Procurement

Protest slows NASA open source project

NASA headquarters

NASA's plan to switch to an open-source content management system are on hold as a protest is resolved. Pictured: NASA's headquarters in Washington, D.C. (NASA photo)

The National Aeronautics and Space Administration’s plans to transition to a content management system with open source architecture are on hold for a little while.

The agency awarded a $40 million blanket purchase agreement in mid-December to Rockville, Md.-based InfoZen to replace the agency’s existing CMS – operated for several years by eTouch Federal Systems LLC – with open source architecture to run its 140 websites and 1,600 web assets and applications.

But that contract has come under protest from eTouch Federal Systems LLC, which filed a formal bid protest on Dec. 28 against NASA’s new deal with InfoZen.

The contract is now under review by the Government Accountability Office with an expected resolution by April 8, according to a NASA official.

The official said it was unclear whether work under the new agreement with InfoZen would begin. The contract has a one-year base and four one-year options and was previously scheduled to begin Feb. 1, 2013.

Bid protest aside, the contract with InfoZen appeared to fulfill a goal outlined in NASA’s Open Government Plan, which called for the creation of a single infrastructure to support the agency’s websites and applications, giving preference for open-source technology.

The agency’s Open Government Plan was a direct result of the Obama administration’s Open Government Initiative.

In a statement released prior to the bid protest, NASA said the agreement with InfoZen will provide a cloud-based solution for Infrastructure as a Service (IaaS), Platform as a Service (PaaS), and Software as a Service (SaaS) for internal and external websites and web applications. Services will include content management, as well as search and collaborative services, such as blogs and wikis.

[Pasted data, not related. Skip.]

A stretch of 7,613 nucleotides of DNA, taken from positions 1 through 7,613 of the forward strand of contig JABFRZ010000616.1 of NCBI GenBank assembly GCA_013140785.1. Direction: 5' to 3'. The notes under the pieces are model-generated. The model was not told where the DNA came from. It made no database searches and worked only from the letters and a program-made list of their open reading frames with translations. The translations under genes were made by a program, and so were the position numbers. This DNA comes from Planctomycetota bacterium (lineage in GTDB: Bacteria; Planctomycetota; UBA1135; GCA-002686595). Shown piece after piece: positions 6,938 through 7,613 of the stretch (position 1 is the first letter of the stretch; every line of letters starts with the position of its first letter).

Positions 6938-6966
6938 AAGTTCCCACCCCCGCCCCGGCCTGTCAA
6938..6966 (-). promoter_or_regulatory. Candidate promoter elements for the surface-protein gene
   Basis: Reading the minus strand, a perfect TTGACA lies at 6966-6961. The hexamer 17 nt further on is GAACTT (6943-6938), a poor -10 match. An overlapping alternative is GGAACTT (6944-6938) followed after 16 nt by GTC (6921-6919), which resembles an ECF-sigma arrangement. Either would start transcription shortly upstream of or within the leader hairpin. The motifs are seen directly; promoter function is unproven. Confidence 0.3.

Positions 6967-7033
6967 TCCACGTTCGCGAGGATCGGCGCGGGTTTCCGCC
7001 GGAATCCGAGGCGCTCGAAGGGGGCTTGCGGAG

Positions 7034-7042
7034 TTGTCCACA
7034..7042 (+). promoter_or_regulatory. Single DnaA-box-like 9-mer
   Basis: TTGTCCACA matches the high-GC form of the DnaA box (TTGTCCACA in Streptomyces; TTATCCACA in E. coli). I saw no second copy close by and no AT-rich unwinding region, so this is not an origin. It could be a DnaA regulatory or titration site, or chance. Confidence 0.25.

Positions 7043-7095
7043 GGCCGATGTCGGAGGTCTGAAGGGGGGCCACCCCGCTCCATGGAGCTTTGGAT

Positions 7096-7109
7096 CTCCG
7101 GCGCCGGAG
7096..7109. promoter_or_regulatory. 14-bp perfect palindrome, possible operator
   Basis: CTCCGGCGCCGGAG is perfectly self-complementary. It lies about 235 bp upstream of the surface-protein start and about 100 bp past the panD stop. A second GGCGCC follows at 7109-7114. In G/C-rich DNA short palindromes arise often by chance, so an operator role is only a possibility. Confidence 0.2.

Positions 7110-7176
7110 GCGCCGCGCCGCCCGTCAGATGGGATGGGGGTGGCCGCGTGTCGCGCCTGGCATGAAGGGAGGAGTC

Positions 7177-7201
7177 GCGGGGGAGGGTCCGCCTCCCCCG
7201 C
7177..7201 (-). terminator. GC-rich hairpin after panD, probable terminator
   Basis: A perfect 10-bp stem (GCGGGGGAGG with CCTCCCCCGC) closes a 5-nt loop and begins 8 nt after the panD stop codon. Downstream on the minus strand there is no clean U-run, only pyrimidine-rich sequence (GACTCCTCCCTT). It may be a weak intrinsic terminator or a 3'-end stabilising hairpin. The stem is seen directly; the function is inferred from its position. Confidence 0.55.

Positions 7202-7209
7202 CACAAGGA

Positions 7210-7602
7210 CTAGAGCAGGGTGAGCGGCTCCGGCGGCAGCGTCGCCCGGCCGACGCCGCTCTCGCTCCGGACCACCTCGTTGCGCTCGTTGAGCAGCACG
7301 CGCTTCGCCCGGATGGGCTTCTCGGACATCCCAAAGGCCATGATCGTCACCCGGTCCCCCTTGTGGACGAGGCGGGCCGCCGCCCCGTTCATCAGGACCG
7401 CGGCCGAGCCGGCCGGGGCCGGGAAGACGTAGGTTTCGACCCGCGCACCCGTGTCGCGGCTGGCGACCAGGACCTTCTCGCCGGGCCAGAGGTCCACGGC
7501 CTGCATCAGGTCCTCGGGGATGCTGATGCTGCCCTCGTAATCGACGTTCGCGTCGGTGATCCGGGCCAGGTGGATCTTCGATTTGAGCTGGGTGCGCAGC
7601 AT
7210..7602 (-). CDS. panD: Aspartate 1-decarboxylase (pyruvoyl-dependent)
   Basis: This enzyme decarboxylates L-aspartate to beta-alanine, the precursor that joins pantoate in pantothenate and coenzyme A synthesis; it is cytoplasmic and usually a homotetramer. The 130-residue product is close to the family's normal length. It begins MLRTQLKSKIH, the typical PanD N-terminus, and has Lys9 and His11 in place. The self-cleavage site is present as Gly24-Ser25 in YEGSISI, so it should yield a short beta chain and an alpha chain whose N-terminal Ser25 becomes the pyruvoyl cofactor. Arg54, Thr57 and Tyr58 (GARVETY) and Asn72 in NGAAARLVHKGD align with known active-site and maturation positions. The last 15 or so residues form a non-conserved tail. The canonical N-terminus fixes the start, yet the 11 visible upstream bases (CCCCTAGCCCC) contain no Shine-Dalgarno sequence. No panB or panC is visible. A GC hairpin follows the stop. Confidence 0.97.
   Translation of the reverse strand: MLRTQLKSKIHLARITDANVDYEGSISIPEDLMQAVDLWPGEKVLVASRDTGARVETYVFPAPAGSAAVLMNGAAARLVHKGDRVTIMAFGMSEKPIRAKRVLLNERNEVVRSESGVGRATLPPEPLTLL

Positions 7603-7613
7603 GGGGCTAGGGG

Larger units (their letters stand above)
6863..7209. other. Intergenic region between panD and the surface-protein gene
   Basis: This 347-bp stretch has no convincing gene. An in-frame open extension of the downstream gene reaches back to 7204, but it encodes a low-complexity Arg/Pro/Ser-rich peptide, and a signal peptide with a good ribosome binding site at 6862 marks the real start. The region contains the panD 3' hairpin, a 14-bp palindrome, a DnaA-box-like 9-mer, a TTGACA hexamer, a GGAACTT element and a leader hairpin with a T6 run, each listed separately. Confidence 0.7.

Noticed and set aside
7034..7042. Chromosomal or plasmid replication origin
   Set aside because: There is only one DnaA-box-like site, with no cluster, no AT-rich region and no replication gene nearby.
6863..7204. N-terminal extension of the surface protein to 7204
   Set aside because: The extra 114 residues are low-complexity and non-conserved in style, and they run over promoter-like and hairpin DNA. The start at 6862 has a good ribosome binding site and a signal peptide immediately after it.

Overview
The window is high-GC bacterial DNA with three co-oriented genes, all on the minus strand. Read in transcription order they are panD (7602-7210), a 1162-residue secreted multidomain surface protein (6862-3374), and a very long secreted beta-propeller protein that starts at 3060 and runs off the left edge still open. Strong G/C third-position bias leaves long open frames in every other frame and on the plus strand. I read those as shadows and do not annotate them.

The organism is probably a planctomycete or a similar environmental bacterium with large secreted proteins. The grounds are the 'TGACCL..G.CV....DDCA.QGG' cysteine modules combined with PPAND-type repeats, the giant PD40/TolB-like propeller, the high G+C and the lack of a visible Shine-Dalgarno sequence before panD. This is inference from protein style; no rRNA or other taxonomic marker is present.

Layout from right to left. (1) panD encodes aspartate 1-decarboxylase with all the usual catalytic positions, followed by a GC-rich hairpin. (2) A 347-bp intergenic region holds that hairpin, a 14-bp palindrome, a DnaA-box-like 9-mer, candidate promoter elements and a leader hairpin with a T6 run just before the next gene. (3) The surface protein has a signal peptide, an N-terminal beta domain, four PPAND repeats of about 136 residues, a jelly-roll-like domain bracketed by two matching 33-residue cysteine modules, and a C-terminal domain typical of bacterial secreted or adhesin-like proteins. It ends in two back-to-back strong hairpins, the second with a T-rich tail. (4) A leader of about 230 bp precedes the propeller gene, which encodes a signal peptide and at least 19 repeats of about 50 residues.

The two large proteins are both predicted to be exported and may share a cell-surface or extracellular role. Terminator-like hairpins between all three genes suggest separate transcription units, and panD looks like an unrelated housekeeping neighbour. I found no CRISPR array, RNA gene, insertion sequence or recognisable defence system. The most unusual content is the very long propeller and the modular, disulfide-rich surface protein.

NASA’s main portal, www.nasa.gov, attracts 600,000 unique web visitors per day and more than 140 million visits per year. The agency has been soliciting user feedback for the redesign, and NASA.gov content manager Brian Dunbar recently discussed plans for the site in a PBS.org podcast.

Further details from NASA were not available. InfoZen’s CTO Christopher David said he could not comment on details of the contract or InfoZen’s plans for NASA, due to the bid protest. Meanwhile, eTouch did not respond to requests for comment.

About the Author

Frank Konkel is a former staff writer for FCW.

Reader comments

Thu, Apr 18, 2013

Maryland and Virginia are hot beds of IT talent, with strong economies.

Fri, Jan 25, 2013

This link may be helpful. NASA is overdependent on outsourcing in general. http://www.gao.gov/new.items/d11609r.pdf

Thu, Jan 17, 2013

A $40 million open source overloaded government outsourcing contract. What is wrong with this picture? Since when is Maryland known for its high tech IT? Waste fraud and abuse the contract should be cancelled in favor of insourcing and open sourcing the least expensive model with the highest potential for success.

Tue, Jan 8, 2013 Charlie DC

Please do not confuse an "open source solution" with open standards. Open source solutions are as proprietary as traditional proprietary systems. Just look at the companies behind them. Open Standards should be the focus as they are what is needed to provide true interoperability, portability, and transparency, "open source solutions" can still play in that game as can companies that make significant investments to improve technology solutions. To make a statement that open solutions are generally cheaper and better is questionable. It depends on what you are doing and I'd sure like to see a metric that proves or disproves it (solution by solution), not a general statement. Putting a contractor down for executing on a contract that was competitively sourced is silly. Open source had a crack at winning the original contract. By the way I am not putting down open source solutions. I just think there is a lot of misunderstanding about open source vs open standards.

Sat, Jan 5, 2013

Good to see some common sense on the budget, I would expect at least half that number.

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